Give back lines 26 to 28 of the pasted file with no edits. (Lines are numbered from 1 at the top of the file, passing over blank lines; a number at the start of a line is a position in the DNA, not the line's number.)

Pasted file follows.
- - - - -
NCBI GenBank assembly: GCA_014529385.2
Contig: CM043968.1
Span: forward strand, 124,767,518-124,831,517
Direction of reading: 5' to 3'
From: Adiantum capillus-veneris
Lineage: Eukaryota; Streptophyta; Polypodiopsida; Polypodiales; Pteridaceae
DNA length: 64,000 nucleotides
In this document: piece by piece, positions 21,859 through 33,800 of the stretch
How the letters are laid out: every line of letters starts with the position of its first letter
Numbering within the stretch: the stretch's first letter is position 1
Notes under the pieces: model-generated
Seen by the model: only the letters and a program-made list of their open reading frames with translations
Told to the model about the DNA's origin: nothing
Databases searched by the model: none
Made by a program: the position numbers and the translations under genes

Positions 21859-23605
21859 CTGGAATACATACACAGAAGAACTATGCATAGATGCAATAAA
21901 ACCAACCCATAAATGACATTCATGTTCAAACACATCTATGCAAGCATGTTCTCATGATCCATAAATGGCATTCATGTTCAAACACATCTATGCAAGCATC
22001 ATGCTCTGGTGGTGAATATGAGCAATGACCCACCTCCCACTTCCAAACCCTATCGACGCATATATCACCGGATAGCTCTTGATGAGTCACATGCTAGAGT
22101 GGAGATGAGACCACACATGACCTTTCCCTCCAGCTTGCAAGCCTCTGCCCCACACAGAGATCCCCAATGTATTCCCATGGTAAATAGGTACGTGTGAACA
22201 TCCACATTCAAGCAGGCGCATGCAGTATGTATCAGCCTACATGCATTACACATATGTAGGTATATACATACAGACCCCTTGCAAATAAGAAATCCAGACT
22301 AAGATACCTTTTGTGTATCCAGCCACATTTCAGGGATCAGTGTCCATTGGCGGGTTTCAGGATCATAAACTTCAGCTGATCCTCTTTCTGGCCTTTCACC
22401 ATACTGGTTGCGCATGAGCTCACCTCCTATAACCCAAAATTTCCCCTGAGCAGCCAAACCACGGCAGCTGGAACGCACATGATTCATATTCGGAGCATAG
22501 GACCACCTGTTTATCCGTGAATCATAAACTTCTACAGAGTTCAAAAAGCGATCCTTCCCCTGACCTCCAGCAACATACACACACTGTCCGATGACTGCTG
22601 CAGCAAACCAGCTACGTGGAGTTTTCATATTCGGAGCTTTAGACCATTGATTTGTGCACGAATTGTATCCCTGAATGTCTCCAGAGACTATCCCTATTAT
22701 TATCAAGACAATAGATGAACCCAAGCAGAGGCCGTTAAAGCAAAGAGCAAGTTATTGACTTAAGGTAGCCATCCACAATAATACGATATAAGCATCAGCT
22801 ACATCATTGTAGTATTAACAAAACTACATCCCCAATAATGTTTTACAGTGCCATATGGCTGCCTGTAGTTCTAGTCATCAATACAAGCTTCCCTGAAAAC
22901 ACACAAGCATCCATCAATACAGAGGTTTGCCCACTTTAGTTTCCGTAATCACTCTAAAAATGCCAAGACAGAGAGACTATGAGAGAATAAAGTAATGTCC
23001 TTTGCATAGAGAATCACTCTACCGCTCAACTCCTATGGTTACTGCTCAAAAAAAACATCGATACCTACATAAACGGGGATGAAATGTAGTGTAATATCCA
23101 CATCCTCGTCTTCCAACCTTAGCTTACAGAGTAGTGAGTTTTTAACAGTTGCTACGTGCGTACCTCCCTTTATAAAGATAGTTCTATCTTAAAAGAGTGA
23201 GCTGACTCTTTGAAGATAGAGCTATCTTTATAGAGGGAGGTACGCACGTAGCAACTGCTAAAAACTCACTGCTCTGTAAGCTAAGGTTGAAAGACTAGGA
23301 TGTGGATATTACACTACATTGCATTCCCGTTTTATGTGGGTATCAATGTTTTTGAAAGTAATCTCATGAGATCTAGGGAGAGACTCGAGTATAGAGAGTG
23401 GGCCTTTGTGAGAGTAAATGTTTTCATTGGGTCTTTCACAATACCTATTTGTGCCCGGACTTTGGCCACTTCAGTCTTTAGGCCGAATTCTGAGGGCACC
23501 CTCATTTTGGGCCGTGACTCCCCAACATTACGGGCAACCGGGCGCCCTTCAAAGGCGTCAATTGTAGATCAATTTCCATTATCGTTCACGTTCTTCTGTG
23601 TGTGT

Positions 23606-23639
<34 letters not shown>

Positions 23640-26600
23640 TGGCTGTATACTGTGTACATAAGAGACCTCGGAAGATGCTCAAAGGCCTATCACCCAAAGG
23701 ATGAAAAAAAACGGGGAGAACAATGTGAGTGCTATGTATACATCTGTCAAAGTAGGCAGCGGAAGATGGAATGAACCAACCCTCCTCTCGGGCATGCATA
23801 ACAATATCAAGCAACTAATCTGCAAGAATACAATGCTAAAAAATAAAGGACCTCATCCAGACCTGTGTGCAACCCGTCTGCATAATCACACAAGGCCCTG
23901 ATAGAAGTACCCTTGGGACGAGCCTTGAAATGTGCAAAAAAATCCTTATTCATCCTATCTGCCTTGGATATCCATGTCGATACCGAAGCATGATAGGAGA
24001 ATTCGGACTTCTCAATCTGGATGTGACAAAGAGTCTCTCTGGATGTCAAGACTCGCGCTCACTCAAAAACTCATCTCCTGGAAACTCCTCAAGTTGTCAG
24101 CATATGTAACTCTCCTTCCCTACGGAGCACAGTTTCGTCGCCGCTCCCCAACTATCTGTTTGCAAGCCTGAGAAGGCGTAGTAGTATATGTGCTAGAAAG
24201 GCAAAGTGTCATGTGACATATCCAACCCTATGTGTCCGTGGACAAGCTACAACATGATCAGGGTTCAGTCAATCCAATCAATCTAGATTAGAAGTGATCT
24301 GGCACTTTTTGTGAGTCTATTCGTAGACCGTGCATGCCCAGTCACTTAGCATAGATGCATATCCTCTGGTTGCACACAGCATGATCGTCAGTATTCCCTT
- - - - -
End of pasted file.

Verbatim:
22701 TATCAAGACAATAGATGAACCCAAGCAGAGGCCGTTAAAGCAAAGAGCAAGTTATTGACTTAAGGTAGCCATCCACAATAATACGATATAAGCATCAGCT
22801 ACATCATTGTAGTATTAACAAAACTACATCCCCAATAATGTTTTACAGTGCCATATGGCTGCCTGTAGTTCTAGTCATCAATACAAGCTTCCCTGAAAAC
22901 ACACAAGCATCCATCAATACAGAGGTTTGCCCACTTTAGTTTCCGTAATCACTCTAAAAATGCCAAGACAGAGAGACTATGAGAGAATAAAGTAATGTCC